Psychology is a popular major for anyone planning on becoming a doctor for a variety of reasons. It helps doctors learn how to communicate with patients in a way that builds trust and promotes openness. Having a psychology undergraduate degree is a definite asset when you apply to medical school and beyond. It will equip you with crucial workplace skills such as empathy, critical thinking, communication, and resilience.

A major part of a doctor’s workday involves talking to patients and their families, and explaining diagnoses, prospective treatments and possible outcomes. It’s just as important for doctors to understand how people make decisions about medical treatments as well as issues that prevent them from being open with their physician and how to overcome them. All of this requires getting inside a person’s mind. This is where knowledge of psychology plays a major role in any healthcare field.

4. Biochemistry

Biochemistry is an interesting major that integrates aspects of biology and chemistry. It focuses on the study of living organisms and more specifically on the chemistry of life. If you choose to major in biochemistry, be prepared to learn all about cells, DNA, and genetics. You’ll learn how cells move and operate, how they reproduce and how they generate energy. You’ll also learn about how genetics and DNA impact an individual’s chances of inheriting their parent’s eye or hair color, as well as their chances of getting certain diseases.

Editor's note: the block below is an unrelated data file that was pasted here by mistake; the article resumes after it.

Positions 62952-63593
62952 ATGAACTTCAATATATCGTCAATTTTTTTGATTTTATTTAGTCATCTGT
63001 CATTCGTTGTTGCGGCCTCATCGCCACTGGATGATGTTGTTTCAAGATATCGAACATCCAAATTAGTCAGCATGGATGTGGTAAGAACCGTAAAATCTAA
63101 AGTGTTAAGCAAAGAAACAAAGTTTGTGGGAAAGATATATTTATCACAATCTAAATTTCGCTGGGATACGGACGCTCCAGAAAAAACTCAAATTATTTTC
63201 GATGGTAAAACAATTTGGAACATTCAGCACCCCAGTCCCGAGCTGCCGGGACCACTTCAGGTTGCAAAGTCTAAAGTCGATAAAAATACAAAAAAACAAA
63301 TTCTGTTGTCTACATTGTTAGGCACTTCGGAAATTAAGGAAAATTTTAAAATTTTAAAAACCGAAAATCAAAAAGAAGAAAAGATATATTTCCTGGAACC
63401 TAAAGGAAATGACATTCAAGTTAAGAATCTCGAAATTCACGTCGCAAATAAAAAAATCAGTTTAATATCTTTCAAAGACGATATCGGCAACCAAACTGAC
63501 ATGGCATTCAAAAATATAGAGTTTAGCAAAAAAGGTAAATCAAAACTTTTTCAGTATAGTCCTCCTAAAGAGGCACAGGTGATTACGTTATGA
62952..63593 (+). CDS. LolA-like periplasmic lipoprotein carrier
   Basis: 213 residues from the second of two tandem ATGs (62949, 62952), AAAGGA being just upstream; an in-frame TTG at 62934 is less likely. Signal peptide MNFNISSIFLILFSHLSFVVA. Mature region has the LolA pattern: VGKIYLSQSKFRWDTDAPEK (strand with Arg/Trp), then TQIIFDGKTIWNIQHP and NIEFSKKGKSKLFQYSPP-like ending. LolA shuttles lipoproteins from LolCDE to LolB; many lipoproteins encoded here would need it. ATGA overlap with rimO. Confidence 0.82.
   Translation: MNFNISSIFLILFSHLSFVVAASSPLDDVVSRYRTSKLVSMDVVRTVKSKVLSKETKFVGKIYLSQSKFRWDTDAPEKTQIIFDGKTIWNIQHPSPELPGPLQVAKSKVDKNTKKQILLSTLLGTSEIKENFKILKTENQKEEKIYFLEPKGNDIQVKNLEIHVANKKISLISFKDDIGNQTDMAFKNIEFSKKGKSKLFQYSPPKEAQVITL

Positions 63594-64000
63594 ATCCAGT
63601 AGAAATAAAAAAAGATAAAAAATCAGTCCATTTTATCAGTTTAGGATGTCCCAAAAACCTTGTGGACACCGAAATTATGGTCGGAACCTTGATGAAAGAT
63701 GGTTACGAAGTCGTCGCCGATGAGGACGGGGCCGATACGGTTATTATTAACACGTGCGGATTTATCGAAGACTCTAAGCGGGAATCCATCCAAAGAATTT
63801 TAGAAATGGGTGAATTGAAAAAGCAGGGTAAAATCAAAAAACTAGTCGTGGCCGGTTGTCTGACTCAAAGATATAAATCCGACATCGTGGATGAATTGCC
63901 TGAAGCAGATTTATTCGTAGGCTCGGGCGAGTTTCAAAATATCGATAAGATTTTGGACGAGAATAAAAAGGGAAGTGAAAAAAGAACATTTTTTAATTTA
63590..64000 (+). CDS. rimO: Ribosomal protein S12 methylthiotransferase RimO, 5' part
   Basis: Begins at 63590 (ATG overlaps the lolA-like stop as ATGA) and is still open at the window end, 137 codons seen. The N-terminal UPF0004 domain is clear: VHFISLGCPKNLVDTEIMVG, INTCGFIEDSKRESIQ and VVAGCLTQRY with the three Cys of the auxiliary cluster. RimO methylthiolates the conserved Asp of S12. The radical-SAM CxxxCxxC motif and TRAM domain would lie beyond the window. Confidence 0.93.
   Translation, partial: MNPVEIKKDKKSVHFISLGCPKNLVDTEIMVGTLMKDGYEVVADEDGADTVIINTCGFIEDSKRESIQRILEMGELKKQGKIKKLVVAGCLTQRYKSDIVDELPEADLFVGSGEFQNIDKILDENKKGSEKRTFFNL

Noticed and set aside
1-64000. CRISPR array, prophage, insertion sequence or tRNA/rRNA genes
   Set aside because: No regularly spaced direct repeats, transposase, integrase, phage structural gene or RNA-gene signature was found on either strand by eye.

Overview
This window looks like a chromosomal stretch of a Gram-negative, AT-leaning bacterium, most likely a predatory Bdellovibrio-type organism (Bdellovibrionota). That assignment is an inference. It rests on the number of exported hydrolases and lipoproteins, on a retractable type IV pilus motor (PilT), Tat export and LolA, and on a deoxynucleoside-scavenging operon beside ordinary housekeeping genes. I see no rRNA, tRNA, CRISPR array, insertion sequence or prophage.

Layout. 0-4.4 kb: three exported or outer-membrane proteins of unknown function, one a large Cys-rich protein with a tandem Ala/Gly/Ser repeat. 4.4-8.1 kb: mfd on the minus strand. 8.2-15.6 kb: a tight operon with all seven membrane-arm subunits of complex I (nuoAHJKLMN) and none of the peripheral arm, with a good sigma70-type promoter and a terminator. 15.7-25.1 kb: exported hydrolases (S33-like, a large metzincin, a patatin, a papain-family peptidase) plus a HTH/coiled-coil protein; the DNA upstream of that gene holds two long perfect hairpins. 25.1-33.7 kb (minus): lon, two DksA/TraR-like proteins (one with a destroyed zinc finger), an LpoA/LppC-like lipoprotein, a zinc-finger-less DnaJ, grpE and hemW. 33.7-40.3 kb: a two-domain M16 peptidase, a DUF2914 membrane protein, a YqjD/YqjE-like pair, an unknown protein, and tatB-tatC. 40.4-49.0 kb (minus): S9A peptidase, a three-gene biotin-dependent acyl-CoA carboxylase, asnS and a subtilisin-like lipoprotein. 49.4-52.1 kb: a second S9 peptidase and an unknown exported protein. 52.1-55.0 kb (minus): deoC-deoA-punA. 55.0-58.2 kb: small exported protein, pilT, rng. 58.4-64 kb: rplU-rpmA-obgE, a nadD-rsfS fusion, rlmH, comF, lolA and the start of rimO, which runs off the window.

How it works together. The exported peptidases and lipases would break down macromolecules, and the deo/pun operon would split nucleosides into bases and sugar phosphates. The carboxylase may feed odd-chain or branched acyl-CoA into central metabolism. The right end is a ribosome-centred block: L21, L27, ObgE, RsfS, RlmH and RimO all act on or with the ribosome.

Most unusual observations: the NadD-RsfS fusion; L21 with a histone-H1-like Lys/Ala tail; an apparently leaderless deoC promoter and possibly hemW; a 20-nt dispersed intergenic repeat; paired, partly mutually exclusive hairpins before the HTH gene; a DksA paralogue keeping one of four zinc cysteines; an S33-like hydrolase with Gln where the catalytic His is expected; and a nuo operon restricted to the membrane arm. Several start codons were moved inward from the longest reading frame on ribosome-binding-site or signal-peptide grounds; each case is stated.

In addition to setting a strong foundation for entry into medical school, majoring in biochemistry has tremendous potential in research particularly in the growing field of genetics.

5. Public Health

The coronavirus pandemic has demonstrated beyond any doubt the critical importance of public health. Although a public health curriculum covers the study of diseases and treatments, it focuses more on the health of the community or population as a whole rather than individual patients. This major focuses equally on biology as well as statistics.